This project will review the “Neighborhood Contact” requirement in the Zoning Code (33.700.025)( https://www.portlandoregon.gov/bps/article/53464), exploring ways to create a workable and effective process that meets the goals of information sharing and early dialogue with community members. This was an element of the Code Reconciliation Project, but has now been moved to a separate project.

A Discussion Draft will be released in the fall.

Visit: https://www.portlandoregon.gov/bps/74046
Contact: Sara Wright, 503-823-7728, Sara.Wright@portlandoregon.gov

Transportation System Plan (3) Update PSC Hearing 9/26

TSP Stage 3 Update
Notice of PSC Public Hearing 9/26

Discussion Draft Public Involvement/Comment
The Discussion Draft was open for 64 days from May 19 – July 21. Staff provided TSP outreach at 30 events across the city from the Multnomah Arts Center, to the Kenton Firehouse, to the Rosewood Initiative, and JAMS Space. Staff reviewed over 120 individual comments received during the Discussion Draft (some with multiple signatories). Among the comments we received, we heard the most about 1) Interest in a TDM study for the West Hills (Section 3: Geographic Policies) and 2) proposed street classifications on SE 20th Ave (Section 4: Street Classifications).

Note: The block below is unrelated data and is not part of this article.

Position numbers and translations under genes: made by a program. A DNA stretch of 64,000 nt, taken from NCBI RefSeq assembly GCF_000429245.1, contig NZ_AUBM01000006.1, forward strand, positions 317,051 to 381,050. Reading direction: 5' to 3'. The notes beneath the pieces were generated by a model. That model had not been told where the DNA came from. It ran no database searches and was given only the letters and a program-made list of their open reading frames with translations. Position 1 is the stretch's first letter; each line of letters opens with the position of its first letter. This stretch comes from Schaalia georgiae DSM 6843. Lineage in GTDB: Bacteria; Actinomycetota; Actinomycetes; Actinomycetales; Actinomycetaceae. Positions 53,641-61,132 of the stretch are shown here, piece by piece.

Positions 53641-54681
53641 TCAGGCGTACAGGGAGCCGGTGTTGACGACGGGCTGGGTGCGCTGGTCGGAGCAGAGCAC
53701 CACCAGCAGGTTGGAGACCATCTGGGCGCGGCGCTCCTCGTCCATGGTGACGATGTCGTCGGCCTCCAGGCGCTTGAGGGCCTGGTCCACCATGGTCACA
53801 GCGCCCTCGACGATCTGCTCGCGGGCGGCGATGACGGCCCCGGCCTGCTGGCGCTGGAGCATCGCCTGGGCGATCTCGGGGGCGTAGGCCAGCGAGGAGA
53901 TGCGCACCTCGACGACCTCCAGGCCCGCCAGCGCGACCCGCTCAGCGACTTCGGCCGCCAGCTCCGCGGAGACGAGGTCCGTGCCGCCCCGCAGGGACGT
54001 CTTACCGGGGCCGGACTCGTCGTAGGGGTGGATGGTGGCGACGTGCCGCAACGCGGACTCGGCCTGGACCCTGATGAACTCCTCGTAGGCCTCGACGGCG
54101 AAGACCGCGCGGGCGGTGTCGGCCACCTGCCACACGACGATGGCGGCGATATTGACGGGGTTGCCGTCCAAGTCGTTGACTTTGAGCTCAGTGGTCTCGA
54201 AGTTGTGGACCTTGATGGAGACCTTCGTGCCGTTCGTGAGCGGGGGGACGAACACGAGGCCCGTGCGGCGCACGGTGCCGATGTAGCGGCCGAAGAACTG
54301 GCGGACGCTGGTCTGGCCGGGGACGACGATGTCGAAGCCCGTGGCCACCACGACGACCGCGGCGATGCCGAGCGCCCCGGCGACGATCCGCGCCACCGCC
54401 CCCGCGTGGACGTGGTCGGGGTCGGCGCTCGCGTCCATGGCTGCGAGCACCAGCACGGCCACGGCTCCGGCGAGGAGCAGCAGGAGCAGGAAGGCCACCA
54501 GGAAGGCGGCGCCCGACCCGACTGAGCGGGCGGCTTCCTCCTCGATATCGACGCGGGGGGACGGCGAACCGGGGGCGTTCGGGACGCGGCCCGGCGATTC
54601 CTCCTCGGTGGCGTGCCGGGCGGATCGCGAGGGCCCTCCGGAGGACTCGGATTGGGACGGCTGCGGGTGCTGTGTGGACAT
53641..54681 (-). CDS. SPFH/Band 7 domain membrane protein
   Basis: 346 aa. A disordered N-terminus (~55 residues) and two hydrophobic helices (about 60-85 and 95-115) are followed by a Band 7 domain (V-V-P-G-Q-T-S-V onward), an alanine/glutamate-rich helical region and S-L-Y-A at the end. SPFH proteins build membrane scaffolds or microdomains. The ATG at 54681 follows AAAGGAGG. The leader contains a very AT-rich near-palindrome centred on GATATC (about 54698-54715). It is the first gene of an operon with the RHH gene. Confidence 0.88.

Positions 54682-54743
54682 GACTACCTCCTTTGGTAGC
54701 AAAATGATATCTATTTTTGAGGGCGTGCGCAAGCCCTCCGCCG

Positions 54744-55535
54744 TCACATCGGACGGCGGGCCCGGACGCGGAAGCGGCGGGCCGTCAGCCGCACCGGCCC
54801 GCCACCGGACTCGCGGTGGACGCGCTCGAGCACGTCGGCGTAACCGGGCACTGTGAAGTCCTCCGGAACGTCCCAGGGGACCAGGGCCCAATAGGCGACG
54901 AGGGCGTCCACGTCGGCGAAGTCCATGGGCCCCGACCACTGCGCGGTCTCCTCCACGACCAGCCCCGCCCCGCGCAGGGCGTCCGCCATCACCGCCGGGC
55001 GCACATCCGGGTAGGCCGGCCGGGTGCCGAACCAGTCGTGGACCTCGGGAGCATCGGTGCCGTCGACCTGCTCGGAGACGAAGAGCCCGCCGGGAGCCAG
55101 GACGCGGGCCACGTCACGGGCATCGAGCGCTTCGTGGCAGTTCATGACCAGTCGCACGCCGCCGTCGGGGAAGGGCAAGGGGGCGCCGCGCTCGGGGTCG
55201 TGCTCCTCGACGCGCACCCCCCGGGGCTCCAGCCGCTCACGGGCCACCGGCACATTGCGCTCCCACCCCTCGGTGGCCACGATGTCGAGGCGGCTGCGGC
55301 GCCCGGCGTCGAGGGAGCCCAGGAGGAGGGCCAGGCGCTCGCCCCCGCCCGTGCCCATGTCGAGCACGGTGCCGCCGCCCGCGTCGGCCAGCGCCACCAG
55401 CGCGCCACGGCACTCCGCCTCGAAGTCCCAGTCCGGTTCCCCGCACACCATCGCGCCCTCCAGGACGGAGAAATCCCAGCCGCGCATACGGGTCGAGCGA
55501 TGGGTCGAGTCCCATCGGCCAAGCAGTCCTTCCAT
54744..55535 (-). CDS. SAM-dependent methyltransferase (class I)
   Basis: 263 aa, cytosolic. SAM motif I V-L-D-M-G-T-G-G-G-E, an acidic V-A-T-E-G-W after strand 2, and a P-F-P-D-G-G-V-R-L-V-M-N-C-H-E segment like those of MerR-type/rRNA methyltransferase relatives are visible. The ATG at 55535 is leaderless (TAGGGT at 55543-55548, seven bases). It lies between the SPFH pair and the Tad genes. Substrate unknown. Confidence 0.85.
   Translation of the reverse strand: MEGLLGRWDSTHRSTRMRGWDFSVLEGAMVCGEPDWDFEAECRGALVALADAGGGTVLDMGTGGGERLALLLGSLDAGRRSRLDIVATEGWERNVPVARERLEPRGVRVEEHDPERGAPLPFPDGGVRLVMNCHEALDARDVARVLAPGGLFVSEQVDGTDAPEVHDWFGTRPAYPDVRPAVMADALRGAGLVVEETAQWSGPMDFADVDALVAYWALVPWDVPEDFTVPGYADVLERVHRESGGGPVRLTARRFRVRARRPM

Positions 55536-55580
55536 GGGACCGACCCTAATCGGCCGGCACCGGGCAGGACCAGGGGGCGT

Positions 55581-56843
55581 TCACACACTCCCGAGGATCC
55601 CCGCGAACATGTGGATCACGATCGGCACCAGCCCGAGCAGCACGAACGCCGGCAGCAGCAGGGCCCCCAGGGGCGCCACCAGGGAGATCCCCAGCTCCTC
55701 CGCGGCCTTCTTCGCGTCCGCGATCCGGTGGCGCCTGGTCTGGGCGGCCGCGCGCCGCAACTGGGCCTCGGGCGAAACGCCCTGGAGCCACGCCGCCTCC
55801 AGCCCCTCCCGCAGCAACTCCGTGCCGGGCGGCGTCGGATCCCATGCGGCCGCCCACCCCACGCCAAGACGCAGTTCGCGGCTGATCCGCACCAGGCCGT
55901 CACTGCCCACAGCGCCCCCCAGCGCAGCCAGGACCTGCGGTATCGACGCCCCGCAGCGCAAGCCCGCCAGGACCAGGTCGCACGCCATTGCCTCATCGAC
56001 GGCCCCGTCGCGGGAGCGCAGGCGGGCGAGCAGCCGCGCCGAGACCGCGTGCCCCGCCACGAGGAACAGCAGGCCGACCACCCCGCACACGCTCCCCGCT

The Proposed Draft includes staff comments about changes made between the Discussion Draft and Proposed Draft, as the result of public feedback. These comments are at the beginning of each section. In the coming days, staff will send another update to this email list, with a link to staff responses to comments received on the Discussion Draft, and “crosswalk” tables of policies proposed for deletion (with citations of their superseding Comp Plan policies and rationale).
To request a version of the Proposed Draft of the TSP Stage 3 Update that functions with accessible readers for the visually impaired, please email TSP3@portlandoregon.gov with the subject line “ADA version”.
Review TSP Stage 3 Proposed Draft now
How can I comment on this proposal?